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How to Stop Your Dog from Eating Poop

Is there a way to stop a dog from eating poop?

It's one of the more disgusting things that dog owners have to deal with—a dog with a poop-eating habit. Luckily, there are some things you can do to stop your dog from eating poop.

Why Do Dogs Eat Poop?

Poop-eating is called coprophagia, and there are a few ideas scientists have about why dogs do it.

One is that dogs are inherently scavengers, built to eat whatever they can find, and poop is one of those things. Another is that it's a way to keep their den and area clean and reduce the spread of parasites (unless they're eating other dogs' poop, of course).

Female dogs may do it as an inbred behavior because mama dogs clean poop off their puppies to keep them and their area clean.

Poop eating is more common in puppies, multi-dog households, and in female dogs. It's also more common in dogs that are kept alone or in a small area for too long during the day, so boredom may be involved. Dogs with anxiety may be more prone to doing it too.

If an adult dog that has never done so before begins eating poop, there could be a medical problem such as a malabsorption disease or parasite infestation, so have your dog checked out by a veterinarian if that is the case.

How to Stop Your Dog from Eating Poop

A dog that is eating poop might improve if given vitamin supplements. In the rare case that the behavior is being caused by a nutrient deficiency, this may put a stop to it.

Aversion products can help some dogs learn to stop eating poop. One product, For-bid, seems to be especially helpful. You feed it to the dog whose stool the poop-eater goes after, and it makes it less appealing. Some people also spray the poop with various substances meant to dissuade the dog, but that is labor intensive and should be done with care, not using anything that is toxic to dogs in case they ignore the substance and eat the poop anyway.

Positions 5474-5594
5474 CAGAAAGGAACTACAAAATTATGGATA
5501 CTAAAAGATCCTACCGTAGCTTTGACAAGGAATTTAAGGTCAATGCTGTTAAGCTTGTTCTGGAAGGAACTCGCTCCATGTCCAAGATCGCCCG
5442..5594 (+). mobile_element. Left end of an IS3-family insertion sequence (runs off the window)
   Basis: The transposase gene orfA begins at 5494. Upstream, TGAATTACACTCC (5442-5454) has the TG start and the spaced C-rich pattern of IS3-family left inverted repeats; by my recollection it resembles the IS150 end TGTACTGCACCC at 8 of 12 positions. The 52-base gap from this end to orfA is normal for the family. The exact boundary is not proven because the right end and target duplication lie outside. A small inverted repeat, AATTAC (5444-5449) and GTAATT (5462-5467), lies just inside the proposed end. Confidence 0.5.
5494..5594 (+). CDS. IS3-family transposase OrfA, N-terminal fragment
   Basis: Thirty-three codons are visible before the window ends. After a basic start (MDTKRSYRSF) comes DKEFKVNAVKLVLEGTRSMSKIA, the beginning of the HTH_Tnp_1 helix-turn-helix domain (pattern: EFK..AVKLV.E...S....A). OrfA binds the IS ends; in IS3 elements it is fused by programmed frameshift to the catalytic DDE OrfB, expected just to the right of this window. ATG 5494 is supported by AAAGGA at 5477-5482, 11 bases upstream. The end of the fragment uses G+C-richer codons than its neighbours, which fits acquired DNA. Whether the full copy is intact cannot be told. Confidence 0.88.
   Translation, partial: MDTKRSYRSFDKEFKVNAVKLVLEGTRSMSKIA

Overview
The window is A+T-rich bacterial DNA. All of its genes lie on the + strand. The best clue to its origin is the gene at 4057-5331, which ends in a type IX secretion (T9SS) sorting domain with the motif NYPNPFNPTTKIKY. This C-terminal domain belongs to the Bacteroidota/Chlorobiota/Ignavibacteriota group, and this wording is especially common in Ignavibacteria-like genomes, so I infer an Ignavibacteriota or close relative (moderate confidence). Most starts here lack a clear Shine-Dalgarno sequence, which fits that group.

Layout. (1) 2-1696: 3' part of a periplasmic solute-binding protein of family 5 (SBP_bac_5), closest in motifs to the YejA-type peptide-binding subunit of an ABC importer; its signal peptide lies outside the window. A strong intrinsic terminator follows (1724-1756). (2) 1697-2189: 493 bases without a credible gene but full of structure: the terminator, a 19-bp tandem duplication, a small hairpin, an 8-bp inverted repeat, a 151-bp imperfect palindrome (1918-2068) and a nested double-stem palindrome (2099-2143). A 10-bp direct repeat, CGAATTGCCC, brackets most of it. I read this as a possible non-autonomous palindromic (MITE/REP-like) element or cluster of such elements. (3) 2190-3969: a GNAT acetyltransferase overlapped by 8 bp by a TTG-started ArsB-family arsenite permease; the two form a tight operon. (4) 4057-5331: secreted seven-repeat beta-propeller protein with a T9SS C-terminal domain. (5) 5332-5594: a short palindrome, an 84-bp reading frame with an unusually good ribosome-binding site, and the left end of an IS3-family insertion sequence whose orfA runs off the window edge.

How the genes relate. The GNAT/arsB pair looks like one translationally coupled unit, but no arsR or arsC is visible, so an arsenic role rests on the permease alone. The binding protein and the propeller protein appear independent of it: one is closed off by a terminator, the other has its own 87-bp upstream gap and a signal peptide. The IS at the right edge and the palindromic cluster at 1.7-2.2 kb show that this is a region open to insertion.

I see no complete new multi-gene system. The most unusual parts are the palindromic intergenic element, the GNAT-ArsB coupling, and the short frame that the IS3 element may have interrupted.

Training and management may be the best way to deal with most cases of coprophagia. As much as possible, keep stool cleaned up, so your dog doesn't have the option of eating it. If you have a cat's litter box in your home that your dog likes to pilfer, keep it in a spot that your cat can get to but your dog can't.

Supervise your dog when you're out and about, and keep him on a leash, so you can keep him from eating any poop he may find along the way.

Teach your dog the "leave it" command. That way, if you do see him sniffing around something, you can get him to refrain from picking it up.

If your dog tends to turn around and eat his own poop right after he goes, work on redirection. Teach him to come to you for a treat and praise immediately after going. That way, he'll learn that it's more pleasant to leave the poop alone and get a tastier treat. Do this by first keeping your dog on a leash at potty-time. As soon as he eliminates, give him the come command and walk away from the poop a bit. Give him lots of praise and a treat. Repeat that for a while until he seems to know that's what's coming. Then, work on doing it off-leash, being sure to give lots of praise when he pays attention to you instead of the poop.

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